NEW YORK (Reuters) – A U.S. bankruptcy judge told auto parts maker Delphi Corp (DPHIQ.PK) on Wednesday to open the sale of its assets to other potential bidders who could compete with an offer from private equity firm Platinum Equity.
Judge Robert Drain said Delphi should provide information to other potential bidders, subject to confidentiality agreements, and suggested the company set up a sales process for an auction of its assets in July.
Delphi, which was spun off from General Motors Corp (GMGMQ.PK) in 1999 and filed for bankruptcy in 2005, said last week it reached a deal to sell most of its global operations to private equity firm Platinum Equity, allowing the car parts supplier to emerge from its nearly four-year bankruptcy.
However, several lenders that provided bankruptcy funding to Delphi said in U.S. bankruptcy court in Manhattan on Wednesday that they were seeking to make their own competing offer for Delphi’s assets.
The lenders, which provided senior debtor-in-possession financing to Delphi, said they would like access to information about agreements between Platinum and GM so they could decide whether to submit their own “credit bid” for Delphi.
In bankruptcy, secured lenders can make a “credit bid” for a company up to the full amount of their claim and cancel the debt, as opposed to making a straight cash offer.
“We are prepared to exercise our credit bid right,” Glenn Siegel, a lawyer representing Delphi lenders Kensington International Ltd, Manchester Securities Corp, and Springfield Associates, told the court.
However, John Butler, a lawyer for Delphi, rejected the lenders’ claims that Delphi had not been transparent about the sale, saying the lenders could have made this offer at any earlier date and specifically told Delphi it should plan to go forward without any additional capital from them.
“Despite all of the access the DIP lenders have had to information in the last six months … the only feasible, fully funded transaction we have to move forward with is the one before us,” Butler told the court, noting that the company had been working for 14 months to come up with such a transaction to resolve its bankruptcy process.
But Judge Drain said he was concerned about provisions in Delphi’s deal with Platinum that could prevent Delphi from working with other parties that want to make competing offers.
“Why are we not permitting a process that’s one where there can be a higher bidder?” Drain asked Butler, saying litigation could arise from preventing other bidders’ offers and he was not sure why Platinum should get these special protections.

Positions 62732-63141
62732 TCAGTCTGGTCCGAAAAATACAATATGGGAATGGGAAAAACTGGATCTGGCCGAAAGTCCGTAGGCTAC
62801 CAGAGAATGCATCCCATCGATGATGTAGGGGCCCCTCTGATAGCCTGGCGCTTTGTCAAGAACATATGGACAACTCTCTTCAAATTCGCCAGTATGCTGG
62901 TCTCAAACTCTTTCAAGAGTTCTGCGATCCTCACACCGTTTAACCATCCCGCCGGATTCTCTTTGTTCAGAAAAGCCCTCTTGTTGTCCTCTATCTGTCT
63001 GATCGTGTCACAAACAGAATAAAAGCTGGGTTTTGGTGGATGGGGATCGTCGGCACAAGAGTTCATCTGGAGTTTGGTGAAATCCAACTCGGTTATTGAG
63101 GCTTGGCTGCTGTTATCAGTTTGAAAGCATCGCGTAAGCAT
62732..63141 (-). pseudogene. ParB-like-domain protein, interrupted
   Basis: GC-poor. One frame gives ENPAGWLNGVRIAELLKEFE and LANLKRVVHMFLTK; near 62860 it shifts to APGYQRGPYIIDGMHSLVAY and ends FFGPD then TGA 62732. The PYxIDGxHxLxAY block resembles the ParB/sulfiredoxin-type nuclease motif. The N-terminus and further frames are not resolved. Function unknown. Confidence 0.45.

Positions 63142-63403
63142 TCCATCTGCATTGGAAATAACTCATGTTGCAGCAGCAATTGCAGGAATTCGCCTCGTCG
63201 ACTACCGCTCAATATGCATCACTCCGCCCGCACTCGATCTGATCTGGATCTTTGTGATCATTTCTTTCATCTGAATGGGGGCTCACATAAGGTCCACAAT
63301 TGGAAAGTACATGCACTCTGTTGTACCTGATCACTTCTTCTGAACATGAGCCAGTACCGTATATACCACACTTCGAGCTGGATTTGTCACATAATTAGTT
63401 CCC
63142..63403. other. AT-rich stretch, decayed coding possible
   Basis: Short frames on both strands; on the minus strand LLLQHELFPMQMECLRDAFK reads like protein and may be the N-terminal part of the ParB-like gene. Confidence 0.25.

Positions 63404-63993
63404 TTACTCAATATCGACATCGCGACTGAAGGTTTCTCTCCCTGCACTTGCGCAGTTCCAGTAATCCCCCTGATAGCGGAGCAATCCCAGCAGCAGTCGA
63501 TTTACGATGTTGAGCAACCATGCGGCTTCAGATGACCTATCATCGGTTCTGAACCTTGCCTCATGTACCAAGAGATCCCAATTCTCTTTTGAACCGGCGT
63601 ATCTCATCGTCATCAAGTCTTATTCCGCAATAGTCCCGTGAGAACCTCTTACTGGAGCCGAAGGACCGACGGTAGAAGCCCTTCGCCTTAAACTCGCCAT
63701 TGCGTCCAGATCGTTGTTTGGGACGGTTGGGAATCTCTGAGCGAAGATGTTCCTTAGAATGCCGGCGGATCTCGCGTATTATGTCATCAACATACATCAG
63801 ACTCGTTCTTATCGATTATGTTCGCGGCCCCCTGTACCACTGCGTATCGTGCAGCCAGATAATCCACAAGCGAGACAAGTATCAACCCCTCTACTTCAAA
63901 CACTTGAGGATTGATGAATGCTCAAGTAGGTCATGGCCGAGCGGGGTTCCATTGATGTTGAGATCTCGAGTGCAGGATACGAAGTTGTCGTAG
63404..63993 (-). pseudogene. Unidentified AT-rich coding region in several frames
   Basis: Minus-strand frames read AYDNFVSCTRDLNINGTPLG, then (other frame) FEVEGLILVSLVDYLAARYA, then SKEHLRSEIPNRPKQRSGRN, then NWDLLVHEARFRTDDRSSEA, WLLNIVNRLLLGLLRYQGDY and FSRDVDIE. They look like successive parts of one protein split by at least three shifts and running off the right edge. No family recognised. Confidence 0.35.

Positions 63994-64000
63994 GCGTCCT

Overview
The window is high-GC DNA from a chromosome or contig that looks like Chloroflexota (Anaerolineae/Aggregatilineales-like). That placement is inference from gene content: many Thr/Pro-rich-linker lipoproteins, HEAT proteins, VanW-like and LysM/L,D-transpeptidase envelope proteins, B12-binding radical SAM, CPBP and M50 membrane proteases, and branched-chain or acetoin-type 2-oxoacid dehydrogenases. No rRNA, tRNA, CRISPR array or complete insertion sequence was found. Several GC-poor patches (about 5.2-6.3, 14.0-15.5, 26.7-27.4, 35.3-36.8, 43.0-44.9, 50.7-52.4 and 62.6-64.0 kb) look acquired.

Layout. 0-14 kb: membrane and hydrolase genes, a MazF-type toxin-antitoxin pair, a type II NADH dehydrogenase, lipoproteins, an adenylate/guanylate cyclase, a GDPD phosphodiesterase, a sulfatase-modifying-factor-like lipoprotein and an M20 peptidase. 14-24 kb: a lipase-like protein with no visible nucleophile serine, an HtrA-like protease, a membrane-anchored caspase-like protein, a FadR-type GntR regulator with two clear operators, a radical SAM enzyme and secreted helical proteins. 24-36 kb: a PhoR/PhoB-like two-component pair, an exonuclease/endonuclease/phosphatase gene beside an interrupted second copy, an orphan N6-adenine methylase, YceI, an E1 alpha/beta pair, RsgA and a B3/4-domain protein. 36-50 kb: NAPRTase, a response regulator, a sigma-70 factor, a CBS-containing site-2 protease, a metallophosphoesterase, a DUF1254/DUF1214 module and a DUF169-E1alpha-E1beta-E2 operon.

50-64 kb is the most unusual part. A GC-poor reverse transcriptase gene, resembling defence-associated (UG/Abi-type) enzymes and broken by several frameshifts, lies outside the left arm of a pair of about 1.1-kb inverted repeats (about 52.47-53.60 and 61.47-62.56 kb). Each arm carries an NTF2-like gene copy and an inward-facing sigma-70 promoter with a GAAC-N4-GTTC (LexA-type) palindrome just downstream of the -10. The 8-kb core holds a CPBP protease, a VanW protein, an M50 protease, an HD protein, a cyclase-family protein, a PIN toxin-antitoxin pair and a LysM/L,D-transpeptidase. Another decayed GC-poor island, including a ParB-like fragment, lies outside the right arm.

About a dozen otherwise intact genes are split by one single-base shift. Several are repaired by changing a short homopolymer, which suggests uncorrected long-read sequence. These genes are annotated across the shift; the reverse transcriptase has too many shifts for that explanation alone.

“As far as I’m concerned, they (Platinum) are just guys in suits. Why can’t other guys in suits pay more?” Drain said.
A potential new bidder would have to secure some agreements from Delphi’s union, and from General Motors, which is providing more than $4 billion to support the new Delphi under the Platinum deal, lawyers said in court.
Platinum said in a statement on Wednesday that it aims to use its operational and turnaround expertise to help Delphi turn around its business.
“We have good working relationships with Delphi’s senior management and its global OEM customer base,” Platinum CEO and Chairman Tom Gores said in the statement. “We are ready to help and will see to it that we are a positive contributor to the industry’s transformation.”
The lenders seeking to make the competing bids said they were specifically seeking information about what equity stake GM would have in the new Delphi under the Platinum deal.
Judge Drain said he thought a more open sale process would make all parties more comfortable with the outcome. “People, in my experience, have come out of the woodwork,” Drain said.
The judge also gave Delphi preliminary approval to access $250 million in funding from GM that is expected to support Delphi until it can emerge from bankruptcy.
Delphi remains one of GM’s key suppliers and GM has taken more than $11 billion of charges to help the company’s reorganization along. GM, which also has filed for bankruptcy, received court approval at a hearing last week to continue providing support to its suppliers.
The case is In re: Delphi Corp et al, U.S. Bankruptcy Court, Southern District of New York, No. 05-44481.
(Reporting by Emily Chasan, editing by Matthew Lewis; Gerald E. McCormick and Carol Bishopric)